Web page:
-By Brandon Wikman
When people talk about musky, they often bring up the infamous “figure-8.” I never fully understood why it was so essential making that silly figure-8 with your lure before swinging it into your boat, until now.
Oftentimes musky, and many other game fish, will follow your bait several yards before chomping into it. This is a common trait in the musky world. Sometimes it’s the erratic movement, swift turn, or circle that will ultimately convince the fish to bite. Many times careless fishermen lose countless opportunities because they pull their bait out of the water too soon!
I caught my second musky ever on a full-fledged follow up only feet away from the boat. I watched as he slumped his back, which jutted out of the water like a shark-fin, and eased only inches away from my bait. It wasn’t until I made my first turn in the figure-8 that he engulfed my buck-tail. I’ve also witnessed many other musky anglers slam on this technique.
If you ever have the chance to feel how rugged and tough the mouth of a musky is, please do. I promise you’ll be stunned by how hard their mouth is. Now considering that their mouth is difficult to pierce, we must come to an assumption that we need to use razor sharp fishing hooks.
Fish, sand, seaweed, underwater tree falls, and rocks will dull your fishing hooks in a hurry. It doesn’t take too much or too long before they turn into “practice hooks.” It’s no different than going archery hunting with a dull broad head. Sure, a dull point may kill the animal you shoot, but I’m not going to take that chance. There’s already enough chance involved in hunting and fishing. I like to improve my odds and control any simple variables I can.
Hooks are often overlooked. Whether it’s bass, walleye, or any other game fish, it’s critical to sport sharp hooks. The finely honed hook will jab into the lip far quicker, and easier than a dull one. This seems super obvious, but so many anglers forget to take out the sharpener and fine-tune their hooks. It only takes a few minutes and truly, those extra minutes will make the difference in a successful hook-set.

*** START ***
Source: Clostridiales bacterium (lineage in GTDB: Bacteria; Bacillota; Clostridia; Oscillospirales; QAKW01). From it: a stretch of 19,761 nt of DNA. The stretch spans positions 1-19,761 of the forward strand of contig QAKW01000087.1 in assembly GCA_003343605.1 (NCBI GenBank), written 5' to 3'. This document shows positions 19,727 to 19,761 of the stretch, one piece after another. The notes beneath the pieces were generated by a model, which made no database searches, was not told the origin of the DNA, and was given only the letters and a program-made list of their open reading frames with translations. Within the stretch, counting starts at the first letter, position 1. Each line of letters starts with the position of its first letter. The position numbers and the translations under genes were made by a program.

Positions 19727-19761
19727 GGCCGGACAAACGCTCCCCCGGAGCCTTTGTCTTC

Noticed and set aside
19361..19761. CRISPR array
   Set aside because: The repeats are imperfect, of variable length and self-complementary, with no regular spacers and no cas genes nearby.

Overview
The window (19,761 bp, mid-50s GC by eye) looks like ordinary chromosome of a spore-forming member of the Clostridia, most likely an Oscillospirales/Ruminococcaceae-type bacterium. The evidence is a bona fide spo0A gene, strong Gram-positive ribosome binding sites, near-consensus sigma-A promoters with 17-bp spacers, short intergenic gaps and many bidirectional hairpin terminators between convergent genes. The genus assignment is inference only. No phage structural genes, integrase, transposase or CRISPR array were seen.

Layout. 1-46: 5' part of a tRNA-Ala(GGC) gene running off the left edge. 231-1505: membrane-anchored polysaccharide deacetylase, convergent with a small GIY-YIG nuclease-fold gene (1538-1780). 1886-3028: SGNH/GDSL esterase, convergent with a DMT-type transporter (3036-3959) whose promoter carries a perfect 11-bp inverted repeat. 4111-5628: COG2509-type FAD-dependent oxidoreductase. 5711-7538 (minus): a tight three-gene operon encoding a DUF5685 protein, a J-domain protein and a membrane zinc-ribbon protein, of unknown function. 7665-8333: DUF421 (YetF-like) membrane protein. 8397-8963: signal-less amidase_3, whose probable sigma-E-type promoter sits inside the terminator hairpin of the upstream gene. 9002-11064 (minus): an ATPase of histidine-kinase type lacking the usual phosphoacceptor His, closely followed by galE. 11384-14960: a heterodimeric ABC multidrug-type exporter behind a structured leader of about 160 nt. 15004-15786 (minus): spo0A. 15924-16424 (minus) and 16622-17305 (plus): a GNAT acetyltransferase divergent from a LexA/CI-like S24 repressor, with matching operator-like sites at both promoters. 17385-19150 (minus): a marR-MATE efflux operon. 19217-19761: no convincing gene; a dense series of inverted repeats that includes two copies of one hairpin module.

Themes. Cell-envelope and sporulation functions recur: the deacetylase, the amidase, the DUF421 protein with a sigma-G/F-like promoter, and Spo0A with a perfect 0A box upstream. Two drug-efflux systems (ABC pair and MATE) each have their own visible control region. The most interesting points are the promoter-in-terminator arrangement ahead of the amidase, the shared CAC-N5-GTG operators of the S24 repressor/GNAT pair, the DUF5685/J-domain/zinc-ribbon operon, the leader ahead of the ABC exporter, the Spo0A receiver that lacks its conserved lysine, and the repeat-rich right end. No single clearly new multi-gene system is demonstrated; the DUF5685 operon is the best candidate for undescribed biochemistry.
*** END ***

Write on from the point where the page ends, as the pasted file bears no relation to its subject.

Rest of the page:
Baits and lures come in an array of different colors, shapes, sizes, and forms of movement. Some float, while others sink and so on and so forth. There truly is a bait for each and every day musky fishing. That is why it’s so important to have a showcase of different kinds of tackle to choose from.
Your typical top-water bait is one that can be used any time. The ‘Top-Raider’ has a swirling tail that flutters water and makes a tiny wake behind it. Or else you can try the infamous, “Suick,” which floats, but when used angles back-and-forth in and out of the water. Everyone is familiar with your buck-tail baits that have a spinning spoon attached to it. These are all different forms of lures that can be used at different times of the year, and periods of the day.
Color is by far one of the most significant factors involved in catching a fish. There’s really no telling what day is matched with what color, but the nice thing is that you have the ability to fling the entire rainbow if you wanted. An entire spectrum of colors in your tackle box will ultimately give you an edge when fishing.
These are just a few tips that you’ll need to know before you wet your line!